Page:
By Christpher Greenwood
Day 199 – Being a human human
Yesterday, we drove in the car with Mohanji to an ACT initiative in Serbia. He asked a general question, “What do people actually get from talking bad about another person, judging them, making opinions about them, sharing these and discussing them? What is anybody actually gaining when they do that?”
I answered in a way that I thought was best: “Well, this becomes a barrier for people on the way towards liberation,” I’d shared in recent messages that any time there’s a separation, it’s a moving away from unity. But he quickly replied, “You can forget about liberation. This is just simply a fundamental of being a human being, a full, stable, contented human being. What is anyone gaining through this act of talking about people?”
It’s a good point for contemplation and one which initiated this message this morning. So, why do many people make opinions of others? Why do they talk badly about others, judge and criticize them? What is anyone gaining other than the heaviness and regrets?
We spoke in the car about this too. Mohanji shared that it’s simply playing the drama – when people are involved in this, they act out the play of the mind with its likes and dislikes, swinging from one to another.
Even if people aren’t directly involved in someone’s life, they also tend to form opinions. People become upset or even angry at others because of who they are or other people’s life choices. Why do we involve ourselves as long as it’s not harming others? It’s the other person’s life to experience. We don’t need to judge, restrict or deny the experience. So, when we put a judgement, opinion, criticism, or control on that, it restricts or denies an experience they probably wanted.
Before being spiritual, we can be human. We can leave people to live their lives, whether a father, mother, sister, brother, child or co-worker. We can simply leave them alone to experience their chosen life and free them/ourselves from the heavy burden of judgements, opinions and criticisms because this can create expectations, ownership, and the associated pains that come with that.
I have observed Mohanji with people, and he doesn’t look at what they do personally. He doesn’t make opinions or look at their habits or character. He sees people as human beings. That’s something to learn.
To leave people alone. Let them be. So, it was an interesting thought: What does anybody gain when the judgments and criticisms are put onto another and can we leave people to be free and live their lives?
Day 200 – Power of selfless service
Yesterday (30/05), Mohanji was invited to give a Satsang for the Serbia volunteer team. The core volunteers have selflessly given their time and resources to the platforms.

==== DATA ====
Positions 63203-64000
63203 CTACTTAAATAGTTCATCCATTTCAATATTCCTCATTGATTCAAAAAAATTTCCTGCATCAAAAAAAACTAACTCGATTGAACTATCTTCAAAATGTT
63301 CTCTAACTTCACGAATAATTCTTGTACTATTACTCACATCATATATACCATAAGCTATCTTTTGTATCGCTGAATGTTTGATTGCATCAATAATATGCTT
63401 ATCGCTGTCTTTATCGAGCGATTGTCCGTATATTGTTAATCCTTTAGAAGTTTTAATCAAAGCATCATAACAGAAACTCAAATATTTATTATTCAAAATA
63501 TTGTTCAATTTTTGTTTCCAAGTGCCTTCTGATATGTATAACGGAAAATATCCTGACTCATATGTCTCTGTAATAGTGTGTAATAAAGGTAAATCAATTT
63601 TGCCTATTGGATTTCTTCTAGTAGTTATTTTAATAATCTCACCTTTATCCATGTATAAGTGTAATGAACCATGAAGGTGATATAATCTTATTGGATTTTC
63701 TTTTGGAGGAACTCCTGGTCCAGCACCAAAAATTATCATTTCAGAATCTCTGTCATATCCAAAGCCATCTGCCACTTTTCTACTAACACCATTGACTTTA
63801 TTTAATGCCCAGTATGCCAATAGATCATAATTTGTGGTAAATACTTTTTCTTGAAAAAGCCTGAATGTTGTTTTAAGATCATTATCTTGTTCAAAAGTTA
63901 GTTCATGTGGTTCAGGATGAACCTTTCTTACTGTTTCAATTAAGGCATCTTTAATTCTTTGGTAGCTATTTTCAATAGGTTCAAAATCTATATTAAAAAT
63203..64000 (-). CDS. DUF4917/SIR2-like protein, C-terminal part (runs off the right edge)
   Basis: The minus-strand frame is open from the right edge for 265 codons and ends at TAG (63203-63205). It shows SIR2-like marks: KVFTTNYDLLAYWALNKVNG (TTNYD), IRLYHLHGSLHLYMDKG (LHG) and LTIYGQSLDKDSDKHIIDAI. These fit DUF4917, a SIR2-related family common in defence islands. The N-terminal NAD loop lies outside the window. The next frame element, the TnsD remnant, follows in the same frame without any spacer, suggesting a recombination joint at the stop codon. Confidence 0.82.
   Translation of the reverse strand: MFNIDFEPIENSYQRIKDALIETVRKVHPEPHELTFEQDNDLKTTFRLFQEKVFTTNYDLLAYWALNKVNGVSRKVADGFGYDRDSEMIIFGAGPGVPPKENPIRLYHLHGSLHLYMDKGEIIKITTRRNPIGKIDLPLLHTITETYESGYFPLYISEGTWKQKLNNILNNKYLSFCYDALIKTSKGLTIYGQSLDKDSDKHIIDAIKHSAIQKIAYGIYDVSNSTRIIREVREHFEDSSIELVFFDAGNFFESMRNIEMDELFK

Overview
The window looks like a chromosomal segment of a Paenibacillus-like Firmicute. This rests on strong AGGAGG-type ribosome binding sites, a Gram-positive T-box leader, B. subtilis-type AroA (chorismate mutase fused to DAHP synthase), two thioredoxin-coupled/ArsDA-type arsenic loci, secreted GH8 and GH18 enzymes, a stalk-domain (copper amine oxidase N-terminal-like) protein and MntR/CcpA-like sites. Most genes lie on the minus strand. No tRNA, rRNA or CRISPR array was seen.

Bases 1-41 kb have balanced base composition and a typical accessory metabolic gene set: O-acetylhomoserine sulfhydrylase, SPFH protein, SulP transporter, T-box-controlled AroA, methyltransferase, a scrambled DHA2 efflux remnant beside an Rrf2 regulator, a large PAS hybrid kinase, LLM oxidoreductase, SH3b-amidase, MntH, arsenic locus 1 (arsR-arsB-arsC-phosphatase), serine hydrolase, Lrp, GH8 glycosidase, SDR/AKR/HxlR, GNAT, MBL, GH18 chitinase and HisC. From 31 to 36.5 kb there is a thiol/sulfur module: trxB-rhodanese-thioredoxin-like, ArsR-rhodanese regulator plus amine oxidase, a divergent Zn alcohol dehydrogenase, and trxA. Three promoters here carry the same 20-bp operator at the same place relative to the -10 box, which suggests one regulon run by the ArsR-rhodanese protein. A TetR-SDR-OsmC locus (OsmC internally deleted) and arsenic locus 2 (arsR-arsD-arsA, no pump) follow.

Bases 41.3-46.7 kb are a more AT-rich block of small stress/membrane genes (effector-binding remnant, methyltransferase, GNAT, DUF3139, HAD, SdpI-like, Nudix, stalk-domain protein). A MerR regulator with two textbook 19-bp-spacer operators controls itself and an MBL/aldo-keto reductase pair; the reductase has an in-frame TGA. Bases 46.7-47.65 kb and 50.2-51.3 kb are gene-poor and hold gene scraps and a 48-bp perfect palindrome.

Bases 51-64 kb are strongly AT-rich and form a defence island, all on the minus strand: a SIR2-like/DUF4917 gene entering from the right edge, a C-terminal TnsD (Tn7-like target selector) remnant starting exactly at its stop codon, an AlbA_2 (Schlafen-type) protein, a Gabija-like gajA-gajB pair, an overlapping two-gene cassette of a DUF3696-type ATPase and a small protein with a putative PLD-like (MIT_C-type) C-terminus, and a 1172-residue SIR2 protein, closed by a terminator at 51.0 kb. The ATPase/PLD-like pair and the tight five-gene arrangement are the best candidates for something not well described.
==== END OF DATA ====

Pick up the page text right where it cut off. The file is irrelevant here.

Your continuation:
It was a powerful and inspiring Satsang. The opening was a good reminder of the power of selfless service, doing something without any expectation in return, and giving what we have for the world.
Mohanji shared the two main benefits of selfless service.
Through service, we are purifying ourselves. We are purifying the greed, competition and ownership elements – all these get nullified. Less ownership reduces karma, and purity happens as we express something unconditional.
We feel lighter; selfless service is a tangible experience. Life gains much more clarity. There is less fog on the road of our life, more awareness and much less burden due to ego shedding. As we’re giving towards those activities, we can better handle the storms of life.
He said more than any meditation, the service element brings purification. I’ve shared before that all the platforms established are opportunities for people to express and give their time, their talents in various ways, which automatically reduce karma or exhaust desires.
The selfless action, the purification element, is working without ownership. Because you’re just giving yourself – your resources, your hands, your legs, arms, whichever it is- there’s no attachment to the activity, ideally, which also becomes a purifying activity.
One of the hindrances of selfless service is the greed factor. When people ask, “What’s in it for me?” We have been trained and educated in this transactional way of life. When I give you something, I get something in return. This expectation dilutes selflessness.
He said that this could become one of the natural hindrances to selfless service, an inherent expectation that because we’ve given our time, sweat, money, or whatever it is, we should get something in return, so always keep that in check.
|| JAI BRAHMARISHI MOHANJI ||
Edited & Published by – Testimonials Team, 12th March 2023
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